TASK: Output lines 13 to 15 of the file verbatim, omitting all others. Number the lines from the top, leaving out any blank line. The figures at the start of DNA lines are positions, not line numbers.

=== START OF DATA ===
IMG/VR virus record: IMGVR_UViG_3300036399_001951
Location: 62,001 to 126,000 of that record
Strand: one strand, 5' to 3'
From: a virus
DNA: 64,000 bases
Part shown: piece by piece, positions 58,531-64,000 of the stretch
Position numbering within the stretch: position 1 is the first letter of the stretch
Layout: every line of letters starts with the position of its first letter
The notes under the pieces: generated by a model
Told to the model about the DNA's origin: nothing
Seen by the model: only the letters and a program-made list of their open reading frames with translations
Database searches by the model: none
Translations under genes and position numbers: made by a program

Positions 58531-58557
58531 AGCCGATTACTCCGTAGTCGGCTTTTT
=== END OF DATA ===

Translations under genes and position numbers: made by a program

Positions 58531-58557
58531 AGCCGATTACTCCGTAGTCGGCTTTTT